Another hurdle that appears from time to time is cross Jurisdiction recognition.  As is the case in any Grand Jurisdiction, each Grand Master technically answers to no person outside his Jurisdiction.  While many states vary slightly in certain aspects of ritual, practice, or work, for the most part they all maintain the same landmarks and mutual respect.  This allows each Grand Master to govern his Jurisdiction accordingly while maintaining harmony and recognition of other Jurisdictions.  On occasion, a Grand Master may perform a dispensation that goes contrary to what most other Grand Masters would feel is acceptable.

There is a long-standing legend among many Prince Hall Masons that Dr. Martin Luther King Jr. was made a Mason at sight posthumously in 1999 in Georgia.  As is typical online, once this is posted, or reposted, emotions run wild with men from both sides both in support and adamantly against this notion.   As it turns out, this legend is false.  Dr. King was never made a Mason in life, nor posthumously.  Not to mention the shear notion of this action would go contrary to the landmarks of the fraternity.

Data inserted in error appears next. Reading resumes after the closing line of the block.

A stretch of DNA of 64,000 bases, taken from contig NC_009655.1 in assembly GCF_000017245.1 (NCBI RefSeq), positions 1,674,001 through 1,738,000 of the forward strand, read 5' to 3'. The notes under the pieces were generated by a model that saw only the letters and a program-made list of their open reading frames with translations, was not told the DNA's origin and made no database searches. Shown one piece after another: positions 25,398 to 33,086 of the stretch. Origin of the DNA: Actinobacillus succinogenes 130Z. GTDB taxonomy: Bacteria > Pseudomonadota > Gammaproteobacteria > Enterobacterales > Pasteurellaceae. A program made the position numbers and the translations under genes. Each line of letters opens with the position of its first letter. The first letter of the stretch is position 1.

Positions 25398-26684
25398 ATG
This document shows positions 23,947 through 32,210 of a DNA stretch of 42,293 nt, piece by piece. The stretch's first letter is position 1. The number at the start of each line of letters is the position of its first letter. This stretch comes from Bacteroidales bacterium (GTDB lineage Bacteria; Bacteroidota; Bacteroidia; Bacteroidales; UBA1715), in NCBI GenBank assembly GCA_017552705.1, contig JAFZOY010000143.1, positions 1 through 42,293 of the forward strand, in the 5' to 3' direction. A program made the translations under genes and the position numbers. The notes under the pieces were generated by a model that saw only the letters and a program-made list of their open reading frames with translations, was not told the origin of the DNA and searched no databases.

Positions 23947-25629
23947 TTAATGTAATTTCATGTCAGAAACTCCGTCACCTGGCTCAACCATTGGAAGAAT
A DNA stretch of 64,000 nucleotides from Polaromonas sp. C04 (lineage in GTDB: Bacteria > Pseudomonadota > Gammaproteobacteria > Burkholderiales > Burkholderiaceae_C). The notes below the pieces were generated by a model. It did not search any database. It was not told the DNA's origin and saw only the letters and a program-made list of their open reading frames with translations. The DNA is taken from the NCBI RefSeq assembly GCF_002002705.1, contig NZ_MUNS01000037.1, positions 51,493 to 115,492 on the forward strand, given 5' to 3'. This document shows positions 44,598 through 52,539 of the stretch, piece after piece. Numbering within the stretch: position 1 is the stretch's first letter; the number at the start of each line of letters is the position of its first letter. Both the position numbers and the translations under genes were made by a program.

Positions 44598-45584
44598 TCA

Although this notion may seem far fetch and unlikely, there is a very large population that continues to perpetrate this myth.  This does raise an interesting question though.  What if a grand Master were to posthumously declare a man a Mason at sight?  For starters, based on the official process of making a Mason at sight, this would be impossible, as a dead man cannot go through degree work.   In the highly hypothetical and unlikely situation that a Grand Master just decided to declare a man a Mason after death without the ceremony what could happen?   This is where the “cross Jurisdiction recognition” comes in.